Catholic bishops in Catalonia have urged better treatment of detained members of the former separatist government and steps to rebuild agreement in the region, which remains under direct rule from Madrid despite a new election victory by pro-independence parties.
"Parliamentary elections on 21 December brought a large voter participation - it is now necessary for those elected to show their will to serve by promoting democratic mechanisms for the formation of a new government", said the 12-member Tarraconsense Episcopal Conference. "Without entering into legal debates, we also ask for serious reflection on the preventive imprisonment of certain former government members and leaders of social organisations, in order to foster a much-needed climate of dialogue".
The Lenten statement was issued before a weekend visit by Spain's King Felipe for a technology fair, his first since the violent suppression of last autumn's independence bid, was met by anti-monarchist protests in Barcelona and a boycott by Catalan officials. There were further protests during this latest visit by the king and senior Catalan officials refused to attend a formal reception.
The bishops said everyone should play a part in rebuilding trust in a society of "great cultural, political and religious plurality", while Catholics themselves should be "instruments of peace and reconciliation".
"Social cohesion, harmony, closeness to one another and respect for the rights of all must be our priority objective", said the bishops from eight dioceses making up the Church provinces of Tarragona and Barcelona. "Although it is not for us to make specific proposals, we defend the moral legitimacy of various options for Catalonia's political structure, when these are based on respect for the inalienable dignity of people and peoples, and defended peacefully and democratically".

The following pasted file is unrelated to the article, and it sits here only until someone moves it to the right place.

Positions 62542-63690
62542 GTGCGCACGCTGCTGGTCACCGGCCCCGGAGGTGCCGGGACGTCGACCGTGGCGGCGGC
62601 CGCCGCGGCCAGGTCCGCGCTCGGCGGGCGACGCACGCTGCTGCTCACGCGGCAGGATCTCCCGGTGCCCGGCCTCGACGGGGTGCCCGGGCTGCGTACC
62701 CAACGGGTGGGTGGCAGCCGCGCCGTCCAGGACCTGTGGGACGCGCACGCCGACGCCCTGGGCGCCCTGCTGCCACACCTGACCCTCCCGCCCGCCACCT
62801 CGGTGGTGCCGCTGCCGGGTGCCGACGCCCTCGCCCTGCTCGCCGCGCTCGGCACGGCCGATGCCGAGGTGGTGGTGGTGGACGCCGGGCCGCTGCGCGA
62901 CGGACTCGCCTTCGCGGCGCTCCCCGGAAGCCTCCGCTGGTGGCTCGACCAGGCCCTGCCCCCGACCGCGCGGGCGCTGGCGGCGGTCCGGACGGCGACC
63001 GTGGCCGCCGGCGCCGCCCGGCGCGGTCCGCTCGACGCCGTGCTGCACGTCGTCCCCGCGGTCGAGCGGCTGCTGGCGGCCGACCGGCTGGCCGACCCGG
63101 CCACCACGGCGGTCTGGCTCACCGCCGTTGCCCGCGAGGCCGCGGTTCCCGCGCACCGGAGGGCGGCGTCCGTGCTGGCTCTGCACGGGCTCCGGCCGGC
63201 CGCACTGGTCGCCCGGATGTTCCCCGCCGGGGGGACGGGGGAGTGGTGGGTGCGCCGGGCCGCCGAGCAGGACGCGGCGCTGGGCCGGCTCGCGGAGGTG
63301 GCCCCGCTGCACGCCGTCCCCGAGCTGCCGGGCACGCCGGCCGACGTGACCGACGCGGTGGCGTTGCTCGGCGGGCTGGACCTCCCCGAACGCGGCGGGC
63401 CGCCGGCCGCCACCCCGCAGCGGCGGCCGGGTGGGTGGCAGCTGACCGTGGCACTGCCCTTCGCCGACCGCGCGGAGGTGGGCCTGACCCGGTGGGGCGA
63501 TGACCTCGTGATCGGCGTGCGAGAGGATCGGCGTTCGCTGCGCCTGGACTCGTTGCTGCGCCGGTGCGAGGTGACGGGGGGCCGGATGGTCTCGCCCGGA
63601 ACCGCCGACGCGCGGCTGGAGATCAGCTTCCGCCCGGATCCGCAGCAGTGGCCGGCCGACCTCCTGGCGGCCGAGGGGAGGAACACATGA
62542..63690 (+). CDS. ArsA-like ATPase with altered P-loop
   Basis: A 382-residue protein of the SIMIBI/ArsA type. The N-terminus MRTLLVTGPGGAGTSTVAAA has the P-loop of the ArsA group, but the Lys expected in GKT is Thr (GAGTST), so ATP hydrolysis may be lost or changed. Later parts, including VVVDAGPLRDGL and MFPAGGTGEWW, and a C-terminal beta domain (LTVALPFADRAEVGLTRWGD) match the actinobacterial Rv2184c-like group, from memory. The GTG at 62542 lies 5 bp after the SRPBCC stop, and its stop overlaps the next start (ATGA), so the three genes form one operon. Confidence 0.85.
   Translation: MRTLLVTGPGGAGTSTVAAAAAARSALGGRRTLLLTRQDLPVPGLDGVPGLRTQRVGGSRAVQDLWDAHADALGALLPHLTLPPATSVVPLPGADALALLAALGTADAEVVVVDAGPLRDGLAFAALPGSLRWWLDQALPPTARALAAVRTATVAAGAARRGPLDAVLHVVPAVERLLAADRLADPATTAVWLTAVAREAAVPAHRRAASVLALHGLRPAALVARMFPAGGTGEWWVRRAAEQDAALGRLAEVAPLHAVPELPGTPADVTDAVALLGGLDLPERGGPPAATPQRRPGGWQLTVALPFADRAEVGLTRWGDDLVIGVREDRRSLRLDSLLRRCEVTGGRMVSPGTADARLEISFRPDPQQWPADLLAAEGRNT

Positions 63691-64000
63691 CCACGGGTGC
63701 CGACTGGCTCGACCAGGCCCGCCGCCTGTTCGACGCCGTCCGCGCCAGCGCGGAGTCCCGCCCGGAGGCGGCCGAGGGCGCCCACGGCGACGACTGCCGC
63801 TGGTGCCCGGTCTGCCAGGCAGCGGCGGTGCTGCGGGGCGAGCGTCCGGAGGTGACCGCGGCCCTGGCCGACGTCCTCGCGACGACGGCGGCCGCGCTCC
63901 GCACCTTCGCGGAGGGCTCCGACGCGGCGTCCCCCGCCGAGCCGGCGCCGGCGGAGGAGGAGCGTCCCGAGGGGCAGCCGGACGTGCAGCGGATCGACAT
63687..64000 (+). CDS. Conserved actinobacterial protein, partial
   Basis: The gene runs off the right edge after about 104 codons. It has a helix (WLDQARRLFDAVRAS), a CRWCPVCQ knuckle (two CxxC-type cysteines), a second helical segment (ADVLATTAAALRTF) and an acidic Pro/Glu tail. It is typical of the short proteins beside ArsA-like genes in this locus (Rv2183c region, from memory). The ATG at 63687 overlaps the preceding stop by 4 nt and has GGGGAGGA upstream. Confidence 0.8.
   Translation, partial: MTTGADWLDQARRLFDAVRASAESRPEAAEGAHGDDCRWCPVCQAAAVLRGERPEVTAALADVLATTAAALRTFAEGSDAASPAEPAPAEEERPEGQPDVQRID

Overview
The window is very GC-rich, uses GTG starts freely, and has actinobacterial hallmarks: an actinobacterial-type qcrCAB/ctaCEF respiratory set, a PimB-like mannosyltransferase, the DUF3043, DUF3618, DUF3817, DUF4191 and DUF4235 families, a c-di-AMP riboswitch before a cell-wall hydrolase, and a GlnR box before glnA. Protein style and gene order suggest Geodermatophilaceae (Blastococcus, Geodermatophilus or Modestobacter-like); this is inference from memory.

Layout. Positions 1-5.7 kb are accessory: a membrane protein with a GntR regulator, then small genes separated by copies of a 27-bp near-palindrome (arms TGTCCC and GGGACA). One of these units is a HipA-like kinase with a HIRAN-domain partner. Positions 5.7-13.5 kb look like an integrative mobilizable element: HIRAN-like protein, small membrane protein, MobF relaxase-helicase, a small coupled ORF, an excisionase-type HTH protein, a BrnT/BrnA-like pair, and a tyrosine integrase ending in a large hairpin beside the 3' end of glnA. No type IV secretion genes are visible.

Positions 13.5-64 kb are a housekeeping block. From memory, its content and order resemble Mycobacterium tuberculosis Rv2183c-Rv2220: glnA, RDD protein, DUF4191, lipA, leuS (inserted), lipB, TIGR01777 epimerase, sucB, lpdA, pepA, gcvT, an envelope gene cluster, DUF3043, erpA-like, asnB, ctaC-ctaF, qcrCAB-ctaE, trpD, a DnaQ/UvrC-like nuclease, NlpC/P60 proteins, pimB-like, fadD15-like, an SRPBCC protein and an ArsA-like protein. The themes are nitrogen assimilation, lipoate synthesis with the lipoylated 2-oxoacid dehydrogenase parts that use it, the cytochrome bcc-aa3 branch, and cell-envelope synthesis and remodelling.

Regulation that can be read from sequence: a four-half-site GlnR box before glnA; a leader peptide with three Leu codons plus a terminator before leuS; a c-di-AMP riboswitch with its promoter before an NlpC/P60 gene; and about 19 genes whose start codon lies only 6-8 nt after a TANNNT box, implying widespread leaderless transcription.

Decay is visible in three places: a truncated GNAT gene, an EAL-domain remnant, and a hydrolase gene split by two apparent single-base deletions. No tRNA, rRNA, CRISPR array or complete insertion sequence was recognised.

Pro-independence parties won 70 out of 135 seats in Catalonia's regional parliament in the December elections, which were called by premier Mariano Rajoy's Spanish government in a bid to deflate secessionist demands following a unilateral October independence declaration. However, the region remains under direct rule from Madrid, with its ousted regional president, Carles Puigdemont, living in self-imposed exile in Brussels, while Spain's Supreme Court has rejected bail requests by Catalonia's former vice-president, Oriol Junqueras, and other detained separatists.
PICTURE: Catalan anti-riot officers push back pro-independence activists protesting against the visit of Spain's King Felipe IV at Barcelona for the opening dinner on the eve of the Mobile World Congress (Image: © Matthias Oesterle via ZUMA Wire)